Elderly Larry the Lobster Died on the Way to a 'Better Life' at an Aquarium

Larry rose to fame after escaping a dinner table at a Florida restaurant.

— -- Larry the lobster, a giant 15-pound crustacean who rose to fame last week after being rescued from the dinner table at a Florida restaurant, has died.

The lobster, originally believed to be 110 years old, had been shipped to the Maine State Aquarium last Wednesday by animal activists who thought he deserved to continue living, according to Brooke Estren, an attorney based in Boca Raton who helped rescue and package Larry.

Estren told ABC News last week that Larry was supposed to arrive at the aquarium the following day. But Jeff Nichols, communications director for the Maine Department of Marine Resources, which operates the aquarium, said he didn't arrive until nearly a week later -- this past Wednesday.

"We're not doing an autopsy, but it appears the way the lobster was extensively handled and the way it was packaged appears to have contributed to his death," Nichols told ABC News today. He said that Larry had arrived inside a Styrofoam box with three gel freezer packs inside, all of which were warm and one of which had burst open.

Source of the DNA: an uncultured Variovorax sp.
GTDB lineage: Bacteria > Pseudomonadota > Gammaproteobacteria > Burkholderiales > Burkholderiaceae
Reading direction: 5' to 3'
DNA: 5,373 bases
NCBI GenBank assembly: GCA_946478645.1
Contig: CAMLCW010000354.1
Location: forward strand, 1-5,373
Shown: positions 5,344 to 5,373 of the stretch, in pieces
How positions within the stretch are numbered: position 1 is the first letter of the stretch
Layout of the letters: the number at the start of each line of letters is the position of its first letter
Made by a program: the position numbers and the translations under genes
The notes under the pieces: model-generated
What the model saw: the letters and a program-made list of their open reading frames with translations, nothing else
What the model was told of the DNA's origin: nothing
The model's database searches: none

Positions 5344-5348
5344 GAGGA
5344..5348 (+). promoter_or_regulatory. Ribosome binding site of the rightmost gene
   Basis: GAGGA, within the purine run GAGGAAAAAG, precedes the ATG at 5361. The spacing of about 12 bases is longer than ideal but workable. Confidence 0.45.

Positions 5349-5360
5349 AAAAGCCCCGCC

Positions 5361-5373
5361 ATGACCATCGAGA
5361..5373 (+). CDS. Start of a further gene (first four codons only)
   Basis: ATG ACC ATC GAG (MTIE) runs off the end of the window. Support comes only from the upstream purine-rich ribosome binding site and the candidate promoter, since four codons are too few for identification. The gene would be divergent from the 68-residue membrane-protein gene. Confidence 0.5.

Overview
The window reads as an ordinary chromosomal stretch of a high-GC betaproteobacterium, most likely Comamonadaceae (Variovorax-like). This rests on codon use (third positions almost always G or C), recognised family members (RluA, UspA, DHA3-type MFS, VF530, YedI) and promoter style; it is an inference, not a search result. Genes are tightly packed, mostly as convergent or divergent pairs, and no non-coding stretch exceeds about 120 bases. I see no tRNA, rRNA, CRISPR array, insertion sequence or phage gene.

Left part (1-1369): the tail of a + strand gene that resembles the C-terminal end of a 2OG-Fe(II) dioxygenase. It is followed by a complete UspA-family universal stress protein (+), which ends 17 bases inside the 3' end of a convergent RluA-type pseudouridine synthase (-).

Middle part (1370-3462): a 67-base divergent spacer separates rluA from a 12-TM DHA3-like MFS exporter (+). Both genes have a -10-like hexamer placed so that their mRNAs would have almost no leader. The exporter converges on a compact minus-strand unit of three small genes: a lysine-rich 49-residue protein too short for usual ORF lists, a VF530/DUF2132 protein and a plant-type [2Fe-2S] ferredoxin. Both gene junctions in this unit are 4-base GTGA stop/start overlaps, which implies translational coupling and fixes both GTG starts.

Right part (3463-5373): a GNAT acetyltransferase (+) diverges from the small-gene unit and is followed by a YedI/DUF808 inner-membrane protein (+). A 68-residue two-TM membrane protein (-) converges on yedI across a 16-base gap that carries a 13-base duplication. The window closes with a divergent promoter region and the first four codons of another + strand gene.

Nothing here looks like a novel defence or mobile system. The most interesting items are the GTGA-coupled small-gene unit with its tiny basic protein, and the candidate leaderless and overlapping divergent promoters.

Joe Melluso, the seafood restaurant owner who had originally obtained Larry and later surrendered him to Estren and her friends, told ABC News today that he was "extremely disappointed" upon hearing the news of Larry's death.

Melluso said had gotten word that Larry had been held up in shipping too late.

"I feel like if I had known that he was held up in shipping sooner, I would've offered to bring him back to the lobster tanks he was living in before I had purchased him," he said. "That way, he could have a safe place to stay while they were figuring out the shipping. I'm disappointed by how all this was handled, and I had no clue about any of it."

Estren declined to comment to ABC News today but said she would pass along requests for comment to Amir Rossi and John Merritt, friends and animal activists who she said contacted her for help saving Larry.

Merritt told ABC News today that he and his friends were "really disappointed that Larry didn't make it alive."

He explained that when they "took possession of Larry last week" from Melluso, the lobster "had been out of the water already for 3 days" and lobsters actually "usually don't live past 48 hours."

Merritt said "the whole ordeal was too much stress" for Larry and that it likely "just wore him down and he just couldn't endure."

"We did our best...that is all we can say," he added. "The reason we stepped up to save Larry is because he was originally being exploited for profit and we couldn't let that happen and thus our mission [was] to save him and get him back home. We wish we had better news."